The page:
What I think it should mean is: Green is the color of growth, healthy growth. Black and char and grey, the col­ors of the city, can be the col­ors of unhealthy growth. Green for me I guess would mean going back to our roots, fig­u­ra­tively and lit­er­ally, that even though we built up these huge cities, these man-made cre­ations, you can get the illu­sion, either con­sciously or uncon­sciously that you’ve divorced your­self from nature.

Cer­tainly a lot of the busi­ness peo­ple who don’t believe in global warm­ing, not because they fun­da­men­tally think it’s wrong, but it can’t be right if they are going to accom­plish what they want to accom­plish in their busi­ness right now. So green to me is a dif­fer­ent kind of growth. Green to me is a growth that is closer to the earth, that has its roots in our agri­cul­tural past, and some­thing that is the most pro­gres­sive and for­ward think­ing phi­los­o­phy because it takes into account the con­se­quences of what we do for not just us and for not just the bot­tom line but for our chil­dren and children’s chil­dren and sus­tain­abil­ity of the planet, with­out which none of the other busi­nesses are going to do very well.

What is an exam­ple of that kind of green in the city?

I think the ridicu­lous exam­ple of them putting chairs in Times Square—you know about this? They closed off Times Square and for the last year or so—and it’s an exper­i­ment, they’re think­ing they may make a big­ger thing out of it. It’s a gigan­tic paved area, there’s lit­er­ally no vir­tual green of any kind and peo­ple bring fold­ing chairs like you’re going to the beach and it’s absurd and I think it’s fan­tas­tic. And though there isn’t a green thing to be found in that urban land­scape, it is the most green thing to me. In the midst of the most neon, high traf­fic, heart of Man­hat­tan, they’ve cleared out the cars and cre­ated this space where peo­ple can sit and they absorb the sun and get their vit­a­min D. It’s so crazy, and because it’s so crazy and so the oppo­site of beau­ti­ful Cen­tral Park which you would think of as the ulti­mate green space in NY, to me there is some­thing philo­soph­i­cally green about it.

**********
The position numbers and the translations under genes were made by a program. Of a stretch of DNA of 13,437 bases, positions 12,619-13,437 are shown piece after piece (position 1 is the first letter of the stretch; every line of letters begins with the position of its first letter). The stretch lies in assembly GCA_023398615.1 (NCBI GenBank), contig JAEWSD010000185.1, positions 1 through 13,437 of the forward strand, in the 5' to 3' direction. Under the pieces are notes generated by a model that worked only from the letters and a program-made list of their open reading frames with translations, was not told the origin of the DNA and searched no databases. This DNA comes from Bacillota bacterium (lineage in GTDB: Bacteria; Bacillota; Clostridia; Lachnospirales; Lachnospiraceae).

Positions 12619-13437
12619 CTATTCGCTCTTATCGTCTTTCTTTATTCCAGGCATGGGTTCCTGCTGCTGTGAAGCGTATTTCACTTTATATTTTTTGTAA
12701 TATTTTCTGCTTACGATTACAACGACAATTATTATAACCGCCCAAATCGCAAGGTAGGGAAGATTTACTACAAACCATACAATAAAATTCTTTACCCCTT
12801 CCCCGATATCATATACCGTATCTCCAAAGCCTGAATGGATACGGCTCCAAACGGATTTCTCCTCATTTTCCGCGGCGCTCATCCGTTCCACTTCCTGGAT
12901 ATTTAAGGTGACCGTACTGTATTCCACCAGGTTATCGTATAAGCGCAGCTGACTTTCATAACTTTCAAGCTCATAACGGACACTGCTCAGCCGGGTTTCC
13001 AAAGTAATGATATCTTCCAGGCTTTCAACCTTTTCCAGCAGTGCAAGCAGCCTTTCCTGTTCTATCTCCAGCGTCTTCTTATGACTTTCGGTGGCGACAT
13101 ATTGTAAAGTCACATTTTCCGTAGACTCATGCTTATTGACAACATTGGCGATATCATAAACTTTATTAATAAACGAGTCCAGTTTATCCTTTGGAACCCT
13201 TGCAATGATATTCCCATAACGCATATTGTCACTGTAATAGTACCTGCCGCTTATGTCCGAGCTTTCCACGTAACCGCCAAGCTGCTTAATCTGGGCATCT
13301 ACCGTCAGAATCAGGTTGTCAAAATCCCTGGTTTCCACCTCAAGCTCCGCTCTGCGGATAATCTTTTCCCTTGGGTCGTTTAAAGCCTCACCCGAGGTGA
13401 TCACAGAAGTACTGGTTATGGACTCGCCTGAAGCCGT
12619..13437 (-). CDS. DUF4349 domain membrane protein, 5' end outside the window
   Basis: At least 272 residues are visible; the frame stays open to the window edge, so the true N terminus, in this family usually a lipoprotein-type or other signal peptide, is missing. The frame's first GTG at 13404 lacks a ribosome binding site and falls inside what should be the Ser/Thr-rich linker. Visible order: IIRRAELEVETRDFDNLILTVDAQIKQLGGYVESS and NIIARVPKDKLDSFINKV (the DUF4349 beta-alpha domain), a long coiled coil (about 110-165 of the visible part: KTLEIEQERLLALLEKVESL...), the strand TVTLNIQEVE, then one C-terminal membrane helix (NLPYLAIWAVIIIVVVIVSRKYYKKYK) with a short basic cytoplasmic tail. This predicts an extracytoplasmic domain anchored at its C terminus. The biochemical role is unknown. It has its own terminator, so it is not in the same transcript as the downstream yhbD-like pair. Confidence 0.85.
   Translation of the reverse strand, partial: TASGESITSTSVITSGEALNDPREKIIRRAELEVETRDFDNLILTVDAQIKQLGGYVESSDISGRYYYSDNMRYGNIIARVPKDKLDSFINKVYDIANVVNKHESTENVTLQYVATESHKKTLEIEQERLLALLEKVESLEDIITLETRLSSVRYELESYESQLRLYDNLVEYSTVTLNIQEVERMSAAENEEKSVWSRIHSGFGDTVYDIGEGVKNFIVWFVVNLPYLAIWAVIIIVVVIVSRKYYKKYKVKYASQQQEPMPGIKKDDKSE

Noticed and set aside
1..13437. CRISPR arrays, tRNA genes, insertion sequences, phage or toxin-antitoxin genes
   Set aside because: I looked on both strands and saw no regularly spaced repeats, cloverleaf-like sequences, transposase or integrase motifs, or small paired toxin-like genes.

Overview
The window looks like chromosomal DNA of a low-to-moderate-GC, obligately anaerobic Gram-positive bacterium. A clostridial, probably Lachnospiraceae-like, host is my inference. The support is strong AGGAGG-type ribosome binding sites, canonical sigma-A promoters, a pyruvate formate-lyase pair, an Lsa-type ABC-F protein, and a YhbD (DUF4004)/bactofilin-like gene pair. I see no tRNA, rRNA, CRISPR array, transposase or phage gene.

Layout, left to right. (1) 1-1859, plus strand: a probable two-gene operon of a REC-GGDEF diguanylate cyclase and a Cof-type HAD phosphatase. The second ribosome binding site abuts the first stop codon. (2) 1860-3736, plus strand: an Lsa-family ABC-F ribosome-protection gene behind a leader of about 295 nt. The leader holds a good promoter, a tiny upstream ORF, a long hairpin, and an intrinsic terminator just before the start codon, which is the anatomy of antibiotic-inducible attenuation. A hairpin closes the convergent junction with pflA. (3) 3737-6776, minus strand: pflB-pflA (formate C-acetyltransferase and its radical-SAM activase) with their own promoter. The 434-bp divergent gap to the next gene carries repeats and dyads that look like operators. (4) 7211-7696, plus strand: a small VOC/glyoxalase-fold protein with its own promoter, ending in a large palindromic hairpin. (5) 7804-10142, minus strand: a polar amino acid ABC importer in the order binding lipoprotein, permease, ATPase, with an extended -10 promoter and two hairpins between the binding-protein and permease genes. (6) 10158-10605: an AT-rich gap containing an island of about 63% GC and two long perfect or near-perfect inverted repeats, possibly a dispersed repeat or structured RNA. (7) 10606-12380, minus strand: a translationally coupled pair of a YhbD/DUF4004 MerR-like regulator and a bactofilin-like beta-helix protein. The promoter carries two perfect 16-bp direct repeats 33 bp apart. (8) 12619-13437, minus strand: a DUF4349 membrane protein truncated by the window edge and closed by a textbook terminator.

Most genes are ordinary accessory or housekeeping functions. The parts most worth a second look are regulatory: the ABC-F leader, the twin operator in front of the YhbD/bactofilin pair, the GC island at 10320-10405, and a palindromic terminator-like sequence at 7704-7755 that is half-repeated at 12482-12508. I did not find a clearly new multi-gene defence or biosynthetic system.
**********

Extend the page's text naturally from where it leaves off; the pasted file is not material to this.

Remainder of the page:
Are you proud to live in NY?

You know what? I am proud to live in New York. I’m really proud of the city and I’ve always been proud of this city. At any given place of real estate, you have so many types of peo­ple, none of which have to like each other, many who don’t. But almost all have found a way to live with each other and have got­ten along because they have no choice. And I think that is no truer in New York than it is in the rest of the world; it’s just that NY had to fig­ure that out sooner in order to con­tinue to exist. That’s prob­a­bly what makes me proud­est to live in NY. Sec­ond would be the…I would say the diver­sity again. NY is not a one busi­ness town. So when you go out in NY and hap­pen to hear the con­ver­sa­tions around you, they’ll be about any­thing and every­thing. You’ll have doc­tors talk­ing, you’ll have sci­en­tists talk­ing, great artists talk­ing, dance stu­dents from Juil­liard. Other cities I’ve been to that can be the case but it’s less the case again because they don’t have the den­sity of bril­liance that NY has.

What ques­tion would you ask some­one in 2030?

Well, for me, that ques­tion would be “did they find a cure for Alzheimers yet?” By 2030 the num­bers of peo­ple with that dis­ease will be very high so that’s a con­cern of mine.

[pul­lquote align=“right”]The real lead­ers now and in the future will be the peo­ple who can inspire us to that understanding—that what we do right now is not just about right now but it does have rip­ples and con­se­quences for a very long time.[/pullquote]What is your hope for the future?